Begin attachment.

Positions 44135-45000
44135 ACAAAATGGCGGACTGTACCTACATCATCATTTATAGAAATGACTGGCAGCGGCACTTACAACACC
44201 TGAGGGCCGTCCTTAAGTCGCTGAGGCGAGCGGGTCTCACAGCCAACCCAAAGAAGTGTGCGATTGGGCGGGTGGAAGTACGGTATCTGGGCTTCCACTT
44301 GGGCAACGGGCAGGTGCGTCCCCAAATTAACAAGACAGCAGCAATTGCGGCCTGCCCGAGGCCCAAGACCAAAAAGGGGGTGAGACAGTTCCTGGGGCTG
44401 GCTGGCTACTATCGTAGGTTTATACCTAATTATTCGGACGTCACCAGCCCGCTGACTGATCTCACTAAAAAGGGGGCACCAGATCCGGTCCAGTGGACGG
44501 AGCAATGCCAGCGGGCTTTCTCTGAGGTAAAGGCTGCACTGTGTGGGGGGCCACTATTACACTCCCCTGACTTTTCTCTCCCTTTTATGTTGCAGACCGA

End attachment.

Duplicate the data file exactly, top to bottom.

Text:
Positions 44135-45000
44135 ACAAAATGGCGGACTGTACCTACATCATCATTTATAGAAATGACTGGCAGCGGCACTTACAACACC
44201 TGAGGGCCGTCCTTAAGTCGCTGAGGCGAGCGGGTCTCACAGCCAACCCAAAGAAGTGTGCGATTGGGCGGGTGGAAGTACGGTATCTGGGCTTCCACTT
44301 GGGCAACGGGCAGGTGCGTCCCCAAATTAACAAGACAGCAGCAATTGCGGCCTGCCCGAGGCCCAAGACCAAAAAGGGGGTGAGACAGTTCCTGGGGCTG
44401 GCTGGCTACTATCGTAGGTTTATACCTAATTATTCGGACGTCACCAGCCCGCTGACTGATCTCACTAAAAAGGGGGCACCAGATCCGGTCCAGTGGACGG
44501 AGCAATGCCAGCGGGCTTTCTCTGAGGTAAAGGCTGCACTGTGTGGGGGGCCACTATTACACTCCCCTGACTTTTCTCTCCCTTTTATGTTGCAGACCGA